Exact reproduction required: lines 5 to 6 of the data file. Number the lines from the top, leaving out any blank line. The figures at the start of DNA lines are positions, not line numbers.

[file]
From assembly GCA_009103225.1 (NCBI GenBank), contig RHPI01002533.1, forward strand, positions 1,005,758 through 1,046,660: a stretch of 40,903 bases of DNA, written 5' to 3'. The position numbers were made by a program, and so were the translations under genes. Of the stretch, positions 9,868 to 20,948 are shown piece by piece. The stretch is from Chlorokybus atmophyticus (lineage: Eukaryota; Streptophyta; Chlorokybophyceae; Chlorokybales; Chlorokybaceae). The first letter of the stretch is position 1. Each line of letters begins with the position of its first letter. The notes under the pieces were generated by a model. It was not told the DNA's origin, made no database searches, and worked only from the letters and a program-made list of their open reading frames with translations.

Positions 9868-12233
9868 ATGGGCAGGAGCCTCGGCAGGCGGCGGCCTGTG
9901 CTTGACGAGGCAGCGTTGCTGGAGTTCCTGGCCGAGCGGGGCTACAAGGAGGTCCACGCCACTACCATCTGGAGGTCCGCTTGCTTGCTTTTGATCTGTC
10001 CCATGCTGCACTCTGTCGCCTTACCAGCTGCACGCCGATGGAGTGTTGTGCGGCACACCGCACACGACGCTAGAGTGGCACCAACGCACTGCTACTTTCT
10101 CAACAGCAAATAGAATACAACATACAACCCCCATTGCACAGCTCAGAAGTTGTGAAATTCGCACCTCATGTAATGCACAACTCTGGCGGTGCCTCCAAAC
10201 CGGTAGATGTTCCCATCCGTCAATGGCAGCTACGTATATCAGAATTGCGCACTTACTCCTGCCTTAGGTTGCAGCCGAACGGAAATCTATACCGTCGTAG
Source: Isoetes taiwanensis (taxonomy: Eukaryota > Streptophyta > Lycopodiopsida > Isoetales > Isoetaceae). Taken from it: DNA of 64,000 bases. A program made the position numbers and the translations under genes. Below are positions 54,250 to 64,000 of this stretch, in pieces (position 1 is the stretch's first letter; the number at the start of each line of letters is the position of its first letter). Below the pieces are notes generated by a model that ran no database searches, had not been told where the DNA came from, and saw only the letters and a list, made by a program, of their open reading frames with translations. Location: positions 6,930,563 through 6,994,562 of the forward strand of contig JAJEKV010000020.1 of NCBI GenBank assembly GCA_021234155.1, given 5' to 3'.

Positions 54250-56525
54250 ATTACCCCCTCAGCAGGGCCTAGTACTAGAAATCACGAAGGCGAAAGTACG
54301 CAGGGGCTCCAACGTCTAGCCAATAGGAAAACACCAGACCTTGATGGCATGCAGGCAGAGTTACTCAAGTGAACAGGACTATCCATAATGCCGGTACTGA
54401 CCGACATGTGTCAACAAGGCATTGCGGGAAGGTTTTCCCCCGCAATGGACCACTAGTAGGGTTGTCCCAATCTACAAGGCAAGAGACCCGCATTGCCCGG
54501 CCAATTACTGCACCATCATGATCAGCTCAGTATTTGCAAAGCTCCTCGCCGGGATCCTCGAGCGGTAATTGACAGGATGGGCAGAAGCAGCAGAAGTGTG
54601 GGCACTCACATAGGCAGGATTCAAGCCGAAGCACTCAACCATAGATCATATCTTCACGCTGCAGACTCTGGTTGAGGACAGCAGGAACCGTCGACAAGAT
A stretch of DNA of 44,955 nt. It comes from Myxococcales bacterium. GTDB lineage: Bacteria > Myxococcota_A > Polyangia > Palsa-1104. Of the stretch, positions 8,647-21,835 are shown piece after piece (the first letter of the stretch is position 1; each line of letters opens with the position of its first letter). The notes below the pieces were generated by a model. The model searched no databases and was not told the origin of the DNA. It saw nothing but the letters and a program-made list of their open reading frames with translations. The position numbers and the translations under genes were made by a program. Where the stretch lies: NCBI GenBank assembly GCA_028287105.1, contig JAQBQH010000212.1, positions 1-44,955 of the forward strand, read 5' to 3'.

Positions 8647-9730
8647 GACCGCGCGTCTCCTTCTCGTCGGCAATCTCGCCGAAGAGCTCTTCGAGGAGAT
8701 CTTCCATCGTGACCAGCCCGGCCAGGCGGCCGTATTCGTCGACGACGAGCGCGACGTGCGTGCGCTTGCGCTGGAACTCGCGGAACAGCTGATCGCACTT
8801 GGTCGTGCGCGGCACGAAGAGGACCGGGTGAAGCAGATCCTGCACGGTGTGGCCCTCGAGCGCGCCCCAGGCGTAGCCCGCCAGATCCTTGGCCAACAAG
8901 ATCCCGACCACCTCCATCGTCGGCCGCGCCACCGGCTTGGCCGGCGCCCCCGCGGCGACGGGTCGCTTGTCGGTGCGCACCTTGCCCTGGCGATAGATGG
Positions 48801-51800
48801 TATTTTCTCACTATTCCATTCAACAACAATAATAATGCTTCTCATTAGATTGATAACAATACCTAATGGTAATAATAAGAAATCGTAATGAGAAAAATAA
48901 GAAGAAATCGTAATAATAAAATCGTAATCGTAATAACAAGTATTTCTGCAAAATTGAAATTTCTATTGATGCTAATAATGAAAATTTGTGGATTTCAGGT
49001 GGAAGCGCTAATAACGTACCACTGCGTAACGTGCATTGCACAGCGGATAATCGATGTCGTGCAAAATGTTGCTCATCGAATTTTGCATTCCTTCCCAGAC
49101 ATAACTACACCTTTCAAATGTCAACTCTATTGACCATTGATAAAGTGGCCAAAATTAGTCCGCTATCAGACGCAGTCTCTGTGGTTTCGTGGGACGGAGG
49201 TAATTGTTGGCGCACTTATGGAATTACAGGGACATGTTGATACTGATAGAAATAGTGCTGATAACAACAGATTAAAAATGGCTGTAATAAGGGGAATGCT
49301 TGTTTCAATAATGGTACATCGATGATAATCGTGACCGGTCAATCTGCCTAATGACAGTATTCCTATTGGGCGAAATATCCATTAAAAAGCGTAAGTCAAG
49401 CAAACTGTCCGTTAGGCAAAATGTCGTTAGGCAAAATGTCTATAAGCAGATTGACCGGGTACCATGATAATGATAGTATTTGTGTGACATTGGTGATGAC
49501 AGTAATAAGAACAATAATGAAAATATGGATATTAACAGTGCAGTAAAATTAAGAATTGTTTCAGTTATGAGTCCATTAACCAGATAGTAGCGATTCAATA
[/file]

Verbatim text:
10001 CCATGCTGCACTCTGTCGCCTTACCAGCTGCACGCCGATGGAGTGTTGTGCGGCACACCGCACACGACGCTAGAGTGGCACCAACGCACTGCTACTTTCT
10101 CAACAGCAAATAGAATACAACATACAACCCCCATTGCACAGCTCAGAAGTTGTGAAATTCGCACCTCATGTAATGCACAACTCTGGCGGTGCCTCCAAAC